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 Post subject: gt380
PostPosted: Tue Jun 12, 2018 5:23 pm 
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Still in the Driveway

Joined: Sat Jun 02, 2018 5:20 am
Posts: 1
Country: United States
Bikes owned: gt380 gs550
Hi everyone, this will be my first 2 stroke build, I currently build performance 4 stroke engines, mostly doing stupid head tricks... anyway, I'm looking for more power from the engine without going too overboard. It's a piston port with a pretty mild temper, I have no problem altering the port timing and sizes and building expansion chambers won't be hard for me, I am however, trying to find a reed valve I can adapt to it, the cylinder studs are pretty close together and I'd like to eliminate as much dead air between the piston port and reed valve as possible, anyone have suggestions? I heard yz85 valves might be a good fit, but I don't want to keep ordering different valves to finally find one that works.


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 Post subject: Re: gt380
PostPosted: Thu Jun 14, 2018 1:16 am 
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Expert racer

Joined: Mon Dec 01, 2008 2:52 am
Posts: 1145
Location: Manchester, UK
Hi and welcome.

As you say, the 380 is a very mildly-tuned engine, relying on the heavy crank and modest porting for torque. From my own experience, just shaving the cylinder heads by 0.5mm / 20 thousands and fitting chambers makes a BIG difference to top-end power without affecting the sweet mid-range.

The stock Suzuki pipes are as heavy as lead and only have flat baffles inside - no cones for resonance - so chambers make a BIG difference. I had 70s J&R chambers which are similar to Bassani pipes - long and relatively slim in the belly. I also cut the one-piece head into three individual heads, this totally cured annoying, persistent weeps from the head gaskets.

One thing that is worth looking at is the exhaust port shape that Suzuki added to the GT250A and B models. They added supplemental exhaust ports either side of the main port, to speed up blow-down without risking the rings getting snagged. I've got some porting tips on my work PC which I'll post later.

It may be worth trying all that stuff first, and adding a set of 28mm carbs from a GT550, and see how it goes before getting serious with adding reed valves :up:

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1976 GT380 - wounded by me, and sold on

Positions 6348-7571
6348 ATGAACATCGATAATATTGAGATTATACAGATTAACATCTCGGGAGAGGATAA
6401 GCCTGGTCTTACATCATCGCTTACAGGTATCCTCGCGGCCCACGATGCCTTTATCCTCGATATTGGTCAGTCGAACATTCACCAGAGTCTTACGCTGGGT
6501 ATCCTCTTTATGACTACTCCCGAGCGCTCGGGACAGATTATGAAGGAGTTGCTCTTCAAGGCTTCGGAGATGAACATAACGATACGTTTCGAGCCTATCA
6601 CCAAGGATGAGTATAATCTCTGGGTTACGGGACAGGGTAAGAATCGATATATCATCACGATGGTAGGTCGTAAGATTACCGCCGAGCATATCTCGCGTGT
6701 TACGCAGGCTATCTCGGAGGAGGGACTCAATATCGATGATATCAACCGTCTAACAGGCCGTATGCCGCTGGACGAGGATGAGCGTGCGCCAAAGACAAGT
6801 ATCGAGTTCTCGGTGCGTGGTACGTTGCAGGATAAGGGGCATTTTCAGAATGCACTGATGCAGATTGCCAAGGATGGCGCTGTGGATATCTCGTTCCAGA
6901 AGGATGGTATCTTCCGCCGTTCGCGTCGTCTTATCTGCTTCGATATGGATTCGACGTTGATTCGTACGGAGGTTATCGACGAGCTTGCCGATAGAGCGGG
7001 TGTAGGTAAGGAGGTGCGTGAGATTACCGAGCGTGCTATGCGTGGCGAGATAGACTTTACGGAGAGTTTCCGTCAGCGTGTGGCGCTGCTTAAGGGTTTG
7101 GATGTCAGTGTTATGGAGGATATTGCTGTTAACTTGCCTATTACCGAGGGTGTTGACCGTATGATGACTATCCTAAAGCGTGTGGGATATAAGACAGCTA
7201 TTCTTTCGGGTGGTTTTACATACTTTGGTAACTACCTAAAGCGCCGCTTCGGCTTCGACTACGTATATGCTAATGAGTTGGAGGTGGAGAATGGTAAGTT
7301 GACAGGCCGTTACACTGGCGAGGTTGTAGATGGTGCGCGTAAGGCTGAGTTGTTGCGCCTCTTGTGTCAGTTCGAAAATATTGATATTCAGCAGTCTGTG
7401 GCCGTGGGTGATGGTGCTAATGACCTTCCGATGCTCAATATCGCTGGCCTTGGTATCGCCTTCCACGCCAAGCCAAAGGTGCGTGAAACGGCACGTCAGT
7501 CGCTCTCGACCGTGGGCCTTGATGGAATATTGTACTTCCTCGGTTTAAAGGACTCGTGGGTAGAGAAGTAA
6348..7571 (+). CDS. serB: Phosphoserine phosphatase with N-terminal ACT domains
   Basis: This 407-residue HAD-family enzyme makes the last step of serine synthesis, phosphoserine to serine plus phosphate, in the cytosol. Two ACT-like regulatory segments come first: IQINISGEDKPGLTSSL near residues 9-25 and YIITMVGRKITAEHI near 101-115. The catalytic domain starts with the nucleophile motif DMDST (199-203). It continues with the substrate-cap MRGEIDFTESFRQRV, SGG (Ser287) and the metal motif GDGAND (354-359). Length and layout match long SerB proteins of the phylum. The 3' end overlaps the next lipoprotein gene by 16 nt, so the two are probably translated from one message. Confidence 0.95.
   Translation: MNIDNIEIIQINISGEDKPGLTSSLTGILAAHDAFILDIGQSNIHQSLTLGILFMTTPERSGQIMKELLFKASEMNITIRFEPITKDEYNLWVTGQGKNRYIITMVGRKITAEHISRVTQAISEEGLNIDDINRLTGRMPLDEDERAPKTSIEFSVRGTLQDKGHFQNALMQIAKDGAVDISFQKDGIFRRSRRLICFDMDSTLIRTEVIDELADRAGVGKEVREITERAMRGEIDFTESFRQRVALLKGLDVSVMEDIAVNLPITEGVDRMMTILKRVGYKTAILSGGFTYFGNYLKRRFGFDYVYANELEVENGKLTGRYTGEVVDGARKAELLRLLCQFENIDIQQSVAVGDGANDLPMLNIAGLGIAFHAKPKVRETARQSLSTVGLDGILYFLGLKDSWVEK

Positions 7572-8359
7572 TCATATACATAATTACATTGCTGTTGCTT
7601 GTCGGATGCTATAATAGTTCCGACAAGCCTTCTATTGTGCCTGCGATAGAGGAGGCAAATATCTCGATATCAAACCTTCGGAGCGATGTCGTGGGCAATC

2006 SV650S. It's got cams, and valves, and stuff


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 Post subject: Re: gt380
PostPosted: Thu Jun 28, 2018 9:45 am 
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Expert racer

Joined: Mon Dec 01, 2008 2:52 am
Posts: 1145
Location: Manchester, UK
I found this post from an old friend of the board, Jay Mendoza, WAAAAYYYY back in 2000!

The 380 has true pure Schnuerle porting with no auxiliaries or boosters and the ports are quite small in height and width. I got a great idea from examining my GT250 which basically had the same porting but with one major difference: the exhaust port had 2 small ports on either side near the top to effectively widen it without the risk of losing ring support.

I know how to take a hint and drilled two 1/4 inch holes on either side of the 380's exhaust port, the tops of the holes being equal (in line, ed.) with the top of the exhaust port. Next, I used my Dremel and a carbide bit to drop the bottom of the new holes 3/4 of the way down towards the bottom of the (stock, ed.) exhaust port and slightly ovalled out the tops of the (new, ed.) holes.

Next, I drilled two 3/8" holes in the piston skirt on the intake side, just on either side of the intake port, but so as not to fall in the ring gap area.

Then using the Dremel I cut two troughs, or grooves if you will, in the cylinder walls that were even with the tops of the transfer(s) (ports, ed.) and the bottom of the grooves were even with the holes in the (piston, ed.) skirt at BDC. Basically I added 2 booster ports, angled right at the plug and widened the exhaust with webbed holes to support the ring(s).

Next, I had the head milled to set the squish at .040" and went up 2 jet sizes on the main(s) (jets, ed.), used Uni-Filter foam on the stock filter cages and repacked the silencers. Talk about a difference....It would do roll on wheelies in first...just snap the throttle open and enjoy the view of the sky ! The (stock, ed.) 380 would crap out at about 7K (rpm, ed.), but this one would pull hard all the way to redline...and you didn't need to take it that far to get all the thrills you wanted.

I got the booster idea, and drilling the holes in the skirt, from Aermacchis and RDs that I had seen back then. I never told anyone until now, as it was my big speed secret....and later I forgot about it all together. Now that I don't have the bike, I might as well tell everyone what I did.

jmendoza

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1976 GT380 - wounded by me, and sold on
2006 SV650S. It's got cams, and valves, and stuff


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 Post subject: Re: gt380
PostPosted: Thu Jun 28, 2018 12:13 pm 
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Road race school

Joined: Wed Jul 10, 2013 12:04 pm
Posts: 800
Country: England, UK
Bikes owned: FZ50, GP100, RG125 Gamma, GT380, Bandit 1200S
Thats a very useful piece of info. I might keep that in mind for further mods on my GT380 if I want a few more horses.
Not quite sure I understand the bit about the troughs and the transfer ports completely though. He put grooves in the cylinder walls? What did they look like?


Last edited by sportston on Thu Jun 28, 2018 12:24 pm, edited 1 time in total.

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 Post subject: Re: gt380
PostPosted: Thu Jun 28, 2018 12:19 pm 
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Expert racer

Joined: Mon Dec 01, 2008 2:52 am
Posts: 1145
Location: Manchester, UK
It's a really good idea to mimic the exhaust porting on the GT250A/B cylinders, I think.

Of course, it would be very hard to recreate the extra pair of transfer ports the later 250 cylinders have, but the boost port idea that Jay described will help a lot, as well as improving efficiency and piston cooling.

_________________
1976 GT380 - wounded by me, and sold on
2006 SV650S. It's got cams, and valves, and stuff


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 Post subject: Re: gt380
PostPosted: Thu Jun 28, 2018 12:25 pm 
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Road race school

Joined: Wed Jul 10, 2013 12:04 pm
Posts: 800
Country: England, UK
Bikes owned: FZ50, GP100, RG125 Gamma, GT380, Bandit 1200S